After-school Jobs

Jizelle Mendoza, Reporter


Nearly four out of five US students including those in high school work while in school. A large number of students at West High work part-time, or even full time jobs. Survey shows by Citigroup & Seventeen magazine found, the average working student puts in 19 hours a week during the school year.

According to Robert Martinez, Psychologist and a close reliable family friend. “I think students that possess after school jobs often learn important ethics that come with having a job earlier than students that don’t.” He says that it teaches young adults to manage their time efficiently, and improves social interactions among different people.

“In my opinion, I encourage more students to work. In my experience you get so much out of working at a young age. It helps shape and define who you are and who you’ll be while you’re growing.” Martinez has a BA in Psychology and is working on his master’s degree in Human Social Services.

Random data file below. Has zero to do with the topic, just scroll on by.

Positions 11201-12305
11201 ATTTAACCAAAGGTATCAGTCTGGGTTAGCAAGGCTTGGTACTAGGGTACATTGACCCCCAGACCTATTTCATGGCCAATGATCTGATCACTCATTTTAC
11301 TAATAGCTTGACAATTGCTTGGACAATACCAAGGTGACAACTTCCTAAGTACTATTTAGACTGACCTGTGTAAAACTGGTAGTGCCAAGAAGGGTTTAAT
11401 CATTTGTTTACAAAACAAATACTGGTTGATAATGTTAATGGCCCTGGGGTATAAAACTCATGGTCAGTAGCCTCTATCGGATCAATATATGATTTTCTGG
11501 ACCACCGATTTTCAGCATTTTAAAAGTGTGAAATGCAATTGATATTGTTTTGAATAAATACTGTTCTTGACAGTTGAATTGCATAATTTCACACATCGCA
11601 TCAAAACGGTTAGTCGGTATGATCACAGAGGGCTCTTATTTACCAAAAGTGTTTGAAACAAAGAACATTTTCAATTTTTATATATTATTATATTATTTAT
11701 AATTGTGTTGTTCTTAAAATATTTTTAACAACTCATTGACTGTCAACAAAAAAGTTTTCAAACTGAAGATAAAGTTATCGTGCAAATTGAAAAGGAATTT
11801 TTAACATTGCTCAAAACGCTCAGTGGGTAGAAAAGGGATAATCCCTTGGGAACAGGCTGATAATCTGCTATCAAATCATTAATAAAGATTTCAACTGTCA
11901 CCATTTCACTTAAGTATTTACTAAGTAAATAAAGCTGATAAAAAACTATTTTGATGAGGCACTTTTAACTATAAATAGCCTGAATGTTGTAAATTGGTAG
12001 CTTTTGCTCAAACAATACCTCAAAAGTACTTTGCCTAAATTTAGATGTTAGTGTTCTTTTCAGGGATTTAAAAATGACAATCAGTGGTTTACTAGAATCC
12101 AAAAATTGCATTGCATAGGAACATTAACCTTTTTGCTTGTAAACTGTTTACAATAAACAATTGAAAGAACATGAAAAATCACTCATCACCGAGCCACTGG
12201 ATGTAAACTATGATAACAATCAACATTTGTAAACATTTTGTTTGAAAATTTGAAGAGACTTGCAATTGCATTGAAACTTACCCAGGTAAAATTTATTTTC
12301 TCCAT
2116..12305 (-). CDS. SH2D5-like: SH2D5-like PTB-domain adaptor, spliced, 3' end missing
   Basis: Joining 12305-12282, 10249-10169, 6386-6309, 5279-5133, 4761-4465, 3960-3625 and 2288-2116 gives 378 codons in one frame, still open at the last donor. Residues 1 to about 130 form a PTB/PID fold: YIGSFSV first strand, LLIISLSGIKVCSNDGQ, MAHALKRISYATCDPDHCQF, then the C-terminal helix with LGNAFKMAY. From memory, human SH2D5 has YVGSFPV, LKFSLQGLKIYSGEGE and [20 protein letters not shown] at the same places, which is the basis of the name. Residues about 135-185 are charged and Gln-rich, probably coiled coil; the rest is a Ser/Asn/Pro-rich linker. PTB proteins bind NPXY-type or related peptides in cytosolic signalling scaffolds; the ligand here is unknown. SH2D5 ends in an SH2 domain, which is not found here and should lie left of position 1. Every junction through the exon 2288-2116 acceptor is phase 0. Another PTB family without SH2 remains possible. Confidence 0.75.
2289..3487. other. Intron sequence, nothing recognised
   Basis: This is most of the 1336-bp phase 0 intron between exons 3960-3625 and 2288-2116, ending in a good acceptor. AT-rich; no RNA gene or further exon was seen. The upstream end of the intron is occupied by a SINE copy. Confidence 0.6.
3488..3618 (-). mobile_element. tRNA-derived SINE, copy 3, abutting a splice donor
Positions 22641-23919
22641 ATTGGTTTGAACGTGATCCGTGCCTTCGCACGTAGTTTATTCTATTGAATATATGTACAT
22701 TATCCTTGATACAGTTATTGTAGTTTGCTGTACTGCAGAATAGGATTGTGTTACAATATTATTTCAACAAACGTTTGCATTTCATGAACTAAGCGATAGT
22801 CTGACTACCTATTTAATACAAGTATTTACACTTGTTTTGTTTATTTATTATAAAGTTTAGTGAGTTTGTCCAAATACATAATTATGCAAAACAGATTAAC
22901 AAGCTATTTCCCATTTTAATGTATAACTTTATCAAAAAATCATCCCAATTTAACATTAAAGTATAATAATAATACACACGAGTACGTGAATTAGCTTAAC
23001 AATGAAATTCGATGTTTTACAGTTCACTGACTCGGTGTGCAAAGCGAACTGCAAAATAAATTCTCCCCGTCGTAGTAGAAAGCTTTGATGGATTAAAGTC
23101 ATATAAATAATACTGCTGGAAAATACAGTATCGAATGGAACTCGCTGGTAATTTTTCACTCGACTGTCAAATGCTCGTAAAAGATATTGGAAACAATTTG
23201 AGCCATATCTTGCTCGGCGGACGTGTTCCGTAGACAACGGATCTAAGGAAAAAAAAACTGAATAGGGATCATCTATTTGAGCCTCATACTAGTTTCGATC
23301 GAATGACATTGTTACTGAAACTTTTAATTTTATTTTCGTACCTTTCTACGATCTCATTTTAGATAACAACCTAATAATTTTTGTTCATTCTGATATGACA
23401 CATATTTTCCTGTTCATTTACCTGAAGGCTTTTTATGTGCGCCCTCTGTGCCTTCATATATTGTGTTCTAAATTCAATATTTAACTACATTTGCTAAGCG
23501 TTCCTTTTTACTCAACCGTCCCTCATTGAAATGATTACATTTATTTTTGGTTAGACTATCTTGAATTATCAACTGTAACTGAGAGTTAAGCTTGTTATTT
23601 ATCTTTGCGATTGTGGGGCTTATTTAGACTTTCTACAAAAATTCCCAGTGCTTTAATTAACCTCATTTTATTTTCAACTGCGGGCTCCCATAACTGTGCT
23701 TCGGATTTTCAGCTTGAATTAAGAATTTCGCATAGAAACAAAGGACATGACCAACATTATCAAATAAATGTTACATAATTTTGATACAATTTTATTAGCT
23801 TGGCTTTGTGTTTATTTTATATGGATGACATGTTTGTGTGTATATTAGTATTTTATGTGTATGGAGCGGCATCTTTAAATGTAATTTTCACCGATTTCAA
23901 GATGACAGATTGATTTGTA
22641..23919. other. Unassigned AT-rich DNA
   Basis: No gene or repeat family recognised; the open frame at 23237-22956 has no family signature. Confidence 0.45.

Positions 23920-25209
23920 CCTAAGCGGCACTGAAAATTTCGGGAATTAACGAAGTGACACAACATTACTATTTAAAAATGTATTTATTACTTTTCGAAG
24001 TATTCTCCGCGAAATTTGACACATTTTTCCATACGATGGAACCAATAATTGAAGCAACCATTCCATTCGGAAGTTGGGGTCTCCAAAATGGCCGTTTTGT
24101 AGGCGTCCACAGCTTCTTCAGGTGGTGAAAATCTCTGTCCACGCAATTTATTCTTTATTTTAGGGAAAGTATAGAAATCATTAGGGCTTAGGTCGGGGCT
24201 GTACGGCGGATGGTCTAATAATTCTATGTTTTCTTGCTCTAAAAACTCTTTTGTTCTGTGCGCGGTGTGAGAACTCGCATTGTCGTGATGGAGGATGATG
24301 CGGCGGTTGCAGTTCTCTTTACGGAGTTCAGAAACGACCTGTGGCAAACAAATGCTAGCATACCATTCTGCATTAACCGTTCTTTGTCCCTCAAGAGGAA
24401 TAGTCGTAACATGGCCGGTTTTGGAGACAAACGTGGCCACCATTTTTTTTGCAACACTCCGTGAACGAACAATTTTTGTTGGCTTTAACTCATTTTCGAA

When asked about how students manage handling both working and going to school he said, “That depends on the individual and how they choose to balance school and working.” He often enjoys working with young people as a counselor at a facility and exhilarates young teens to stay on the right path.

Nearly 80% of young students commonly have part-time jobs during the weekends and sometimes after school. Some say they balance work and school perfectly and some say they sometimes have a hard time.

“Often times it’s challenging and burdensome though it feels rewarding working for my own money,” Juslyn Nansen senior at West High school stated. She has been working since her Junior year and currently works at a local Walgreen’s as a cashier in the beauty department.

Parents frequently worry that their child may not accelerate fully in school if they have after school jobs. “I have two daughters in California; one in high school, one in college, and they both have jobs. I just worry they don’t have enough personal time. I’m very proud though, I think it’s responsible.” Diana West, mother of two said, when asked how it feels from a parent’s perspective. Though generally students often want to work after school jobs or at least a part-time.